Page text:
10. So once you have answered the above questions, it means you have define the parameters or scope of innovation for your organisation. It is important to understand that strategy (and I am talking about business strategy) is just about making choices based upon the opportunities available in the market. In today’s global marketplace and global customer audience, you have to create a niche place for your products and that is only possible if you are different from your competitors and you have a unique position in the market you compete. Obviously by just have a different product and unique position will not guarantee success and therefore it is also important that you understand what are your customer needs and how you execute your go to market functions.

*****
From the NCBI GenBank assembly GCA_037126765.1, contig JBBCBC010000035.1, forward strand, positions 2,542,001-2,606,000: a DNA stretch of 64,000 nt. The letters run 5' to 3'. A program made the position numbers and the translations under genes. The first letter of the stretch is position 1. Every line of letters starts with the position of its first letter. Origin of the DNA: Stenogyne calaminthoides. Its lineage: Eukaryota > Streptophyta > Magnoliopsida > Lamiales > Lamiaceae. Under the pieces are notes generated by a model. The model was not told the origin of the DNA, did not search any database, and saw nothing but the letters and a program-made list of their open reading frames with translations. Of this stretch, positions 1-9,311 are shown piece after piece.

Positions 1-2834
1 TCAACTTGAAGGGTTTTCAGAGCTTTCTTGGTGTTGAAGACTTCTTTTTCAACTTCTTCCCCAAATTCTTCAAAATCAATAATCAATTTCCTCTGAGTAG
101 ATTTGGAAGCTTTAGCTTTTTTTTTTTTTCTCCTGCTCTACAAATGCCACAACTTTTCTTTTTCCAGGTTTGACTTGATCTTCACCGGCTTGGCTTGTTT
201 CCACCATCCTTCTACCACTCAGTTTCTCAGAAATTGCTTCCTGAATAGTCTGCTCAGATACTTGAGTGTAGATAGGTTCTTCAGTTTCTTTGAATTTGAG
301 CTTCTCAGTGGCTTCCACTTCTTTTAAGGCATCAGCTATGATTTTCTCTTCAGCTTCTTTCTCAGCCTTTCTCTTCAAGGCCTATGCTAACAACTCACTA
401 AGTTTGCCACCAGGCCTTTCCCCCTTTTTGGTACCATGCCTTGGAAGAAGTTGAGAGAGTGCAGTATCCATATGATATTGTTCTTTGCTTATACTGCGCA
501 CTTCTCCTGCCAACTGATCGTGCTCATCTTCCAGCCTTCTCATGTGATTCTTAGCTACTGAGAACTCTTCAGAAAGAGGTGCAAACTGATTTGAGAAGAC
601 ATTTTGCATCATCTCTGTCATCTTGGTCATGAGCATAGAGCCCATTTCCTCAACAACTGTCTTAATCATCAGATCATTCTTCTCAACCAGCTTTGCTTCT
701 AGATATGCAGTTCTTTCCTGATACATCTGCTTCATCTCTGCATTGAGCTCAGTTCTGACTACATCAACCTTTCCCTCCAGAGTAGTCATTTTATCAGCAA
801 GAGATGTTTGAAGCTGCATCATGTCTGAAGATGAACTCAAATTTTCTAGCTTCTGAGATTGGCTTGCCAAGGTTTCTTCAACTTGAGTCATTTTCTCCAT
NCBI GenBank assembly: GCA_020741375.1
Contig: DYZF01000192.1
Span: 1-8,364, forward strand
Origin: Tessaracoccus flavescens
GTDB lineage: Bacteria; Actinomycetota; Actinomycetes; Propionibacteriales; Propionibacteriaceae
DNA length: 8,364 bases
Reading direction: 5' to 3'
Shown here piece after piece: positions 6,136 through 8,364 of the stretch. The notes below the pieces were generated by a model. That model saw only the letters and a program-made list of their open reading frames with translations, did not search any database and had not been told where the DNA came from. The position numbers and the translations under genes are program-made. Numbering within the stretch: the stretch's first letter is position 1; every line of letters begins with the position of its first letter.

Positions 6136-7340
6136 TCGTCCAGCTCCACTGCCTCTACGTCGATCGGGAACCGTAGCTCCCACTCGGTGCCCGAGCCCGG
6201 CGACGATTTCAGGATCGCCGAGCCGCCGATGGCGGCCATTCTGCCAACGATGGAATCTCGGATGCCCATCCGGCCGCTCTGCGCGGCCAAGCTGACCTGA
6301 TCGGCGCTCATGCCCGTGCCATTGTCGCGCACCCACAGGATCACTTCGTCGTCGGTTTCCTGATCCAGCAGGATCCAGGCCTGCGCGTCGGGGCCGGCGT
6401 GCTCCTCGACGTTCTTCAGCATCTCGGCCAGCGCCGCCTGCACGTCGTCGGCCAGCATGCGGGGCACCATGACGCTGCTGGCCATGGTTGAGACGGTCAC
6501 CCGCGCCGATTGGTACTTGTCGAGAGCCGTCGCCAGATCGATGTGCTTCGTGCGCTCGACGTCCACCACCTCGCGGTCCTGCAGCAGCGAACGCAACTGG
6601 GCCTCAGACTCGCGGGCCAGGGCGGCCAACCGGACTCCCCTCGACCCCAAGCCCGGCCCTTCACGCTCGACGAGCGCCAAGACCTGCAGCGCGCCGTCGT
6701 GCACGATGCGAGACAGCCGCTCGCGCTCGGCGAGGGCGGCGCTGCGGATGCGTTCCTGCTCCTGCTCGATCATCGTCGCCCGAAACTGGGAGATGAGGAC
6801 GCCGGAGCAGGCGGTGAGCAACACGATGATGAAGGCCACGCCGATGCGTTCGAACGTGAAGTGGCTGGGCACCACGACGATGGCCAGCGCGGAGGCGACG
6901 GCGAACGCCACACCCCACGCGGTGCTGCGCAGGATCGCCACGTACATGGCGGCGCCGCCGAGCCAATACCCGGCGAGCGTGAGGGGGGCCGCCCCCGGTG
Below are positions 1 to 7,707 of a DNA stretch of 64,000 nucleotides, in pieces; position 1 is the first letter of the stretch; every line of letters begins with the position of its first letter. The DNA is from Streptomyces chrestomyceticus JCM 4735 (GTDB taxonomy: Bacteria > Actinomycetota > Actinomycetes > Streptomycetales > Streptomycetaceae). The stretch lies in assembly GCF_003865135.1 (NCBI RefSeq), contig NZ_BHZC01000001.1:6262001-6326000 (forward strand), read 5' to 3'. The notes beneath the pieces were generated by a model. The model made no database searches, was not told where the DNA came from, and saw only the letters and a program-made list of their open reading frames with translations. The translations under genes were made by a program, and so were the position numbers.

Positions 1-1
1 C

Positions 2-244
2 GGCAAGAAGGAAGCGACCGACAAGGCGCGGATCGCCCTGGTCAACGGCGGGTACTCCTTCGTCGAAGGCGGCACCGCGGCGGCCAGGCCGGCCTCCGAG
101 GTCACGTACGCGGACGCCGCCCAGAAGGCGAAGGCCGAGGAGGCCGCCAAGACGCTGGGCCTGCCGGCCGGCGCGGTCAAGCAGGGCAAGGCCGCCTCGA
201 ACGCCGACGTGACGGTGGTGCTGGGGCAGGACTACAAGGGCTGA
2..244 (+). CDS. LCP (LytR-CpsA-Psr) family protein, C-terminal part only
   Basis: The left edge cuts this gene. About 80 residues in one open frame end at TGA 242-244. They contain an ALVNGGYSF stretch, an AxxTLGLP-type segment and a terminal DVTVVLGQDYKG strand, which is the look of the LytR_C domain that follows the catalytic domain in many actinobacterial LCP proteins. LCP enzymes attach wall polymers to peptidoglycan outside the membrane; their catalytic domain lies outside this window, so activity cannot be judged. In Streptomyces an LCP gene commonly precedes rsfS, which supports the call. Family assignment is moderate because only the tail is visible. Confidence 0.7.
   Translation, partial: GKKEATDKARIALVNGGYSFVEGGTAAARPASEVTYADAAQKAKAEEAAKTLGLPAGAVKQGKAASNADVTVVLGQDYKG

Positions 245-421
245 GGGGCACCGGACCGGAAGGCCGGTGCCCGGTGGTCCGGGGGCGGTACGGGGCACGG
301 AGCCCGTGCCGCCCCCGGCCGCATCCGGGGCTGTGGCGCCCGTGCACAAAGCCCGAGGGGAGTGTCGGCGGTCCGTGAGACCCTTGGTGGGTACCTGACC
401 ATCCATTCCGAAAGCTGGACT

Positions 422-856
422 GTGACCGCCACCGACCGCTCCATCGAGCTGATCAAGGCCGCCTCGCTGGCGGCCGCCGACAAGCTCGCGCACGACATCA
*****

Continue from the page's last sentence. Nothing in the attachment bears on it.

11. Based on research by Professor Jean Phillippe (IMD School of Business, Lausanne, Swiss) Published by (Mar-July 2012) - What is innovation governance? Definition and Scope - Mar 2012 - 9 Different models in use for innovation governance - Apr 2012 - Innovation governance, how well does it work - June 2012 (out of scope) - Governing innovation in practice - Role of board of directors - July 2012 (out of scope) Notes: The innovation journey in an organisation starts with defining an innovation governance model which addresses the core issues. There are three key building blocks. Build Vision and Strategy for Innovation As a first step organisations want to develop a vision and strategy for the innovation process. There are three key questions involved. 1- Why Innovate? Does everyone in the organisation have the same clear understanding of the mission, purpose and objectives of innovation for the company? Does everyone know the reasons why you need to innovate and how this relates to your corporate vision and objectives? Answers will vary from company to company, and for the same company from time to time depending on economic, competitive and environmental circumstances. For example, companies in a strategic stalemate position, with few opportunities to compete effectively, may look at innovation as a way to generate a totally new business, and hence to grow profitably. Others may expect innovation to reinforce their current businesses to win a sustainable advantage. Still others will see innovation as a powerful means to build a winning brand reputation and attract and motivate top talent. There are, indeed, many reasons to innovate. 2- Where do you innovate? Where should you focus and what should be your priorities? What does your strategy call for? Do you need more and better new products? Are you mainly looking for lower costs? Are you searching for better service and attractive customer solutions? Do you need to develop more robust business models? Are you ready to build new ventures that will expand the scope of your business? Management cannot escape the responsibility of determining priorities for innovation, and these may change with economic and competitive circumstances. 3- How much? There are two very different types of “how much” questions. The first deals with the intensity or ambitiousness of your innovation efforts and your innovation risk portfolio, while the second refers to the issue of innovation funding. Defining how much innovation you want is important in determining the risk you are ready to bear to meet your objective – be it building a revolutionary new market category or developing an advantage over competitors – and the sustainability of the anticipated reward. In other words, are you searching for breakthroughs, and hence accepting a high level of uncertainty? Or do you instead favour a more prudent approach by encouraging a series of incremental innovation moves? Or do you expect both and, if so, in what proportions and for what objective? Breakthrough innovations should not be pursued unless you are ready to commit the necessary resources to implement them fully and market them aggressively. It is not uncommon to see companies having to shelve promising radically new product or service concepts simply through lack of resources, given the current demands of their existing business. Developing Capabilities Depending upon the strategy, it is important to understand the softer side of innovation. How do you promote creativity, develop necessary skills and foster the values which are necessary for the kind of innovation you are hoping for. Steering Execution In this phase the key processes are developed which aid the innovation processes. Processes around communication and reporting, project portfolios, commercialisation are addressed. Key measurement matrices are defined. Some companies for example have a measurement criteria to have 25% of their revenues coming from the products which are launched in last 3 years. There are three questions around processes: 4 - How do you innovate? How can you innovate more effectively? These questions which are at the heart of any innovation governance initiatives, deal with process issues, i.e. What process will take you most time and cost-effectively from new market needs and ideas to successful market introductions? What organisational design does this require? What tools should you use for implementation? What measures to track? But they also raise a number of cultural challenges which management needs to address despite their complexity. How do you foster a climate which fosters creativity and discipline? A culture in which sensible risk is encouraged? An environment that facilitates networking and communication in all directions? A compensation system that encourages entrepreneurship and teamwork? 5 - With whom should you innovate? “ open-source innovation” – building on ideas and technologies from third parties (adopted by prominent innovative companies like P&G). It is the responsibility of your management team to define its purpose – why do you engage in open innovation? Its scope – what are you looking for and how far are you ready to go in your partnership and alliance strategy? And its implementation process – how should you proceed to create win-win opportunities? Companies that have embraced the open innovation challenge, like P&G and Philips among many others, have clearly included it in their innovation governance agenda. 6 - Who is going to be responsible for innovation? It deals with the definition and allocation of specific innovation management responsibilities at all levels. As part of it, management needs to choose the overall governance model or mechanism that will stimulate and orchestrate all innovation activities in the company. It will identify the owners of all key innovation processes and help in deciding whether or not to allocate innovation responsibilities to a dedicated group of managers, as opposed to current business and functional managers. In summary if sustaining innovation is an important corporate objective for your company, make sure that you explicitly address the six questions listed above – three on “content” and three on “process”.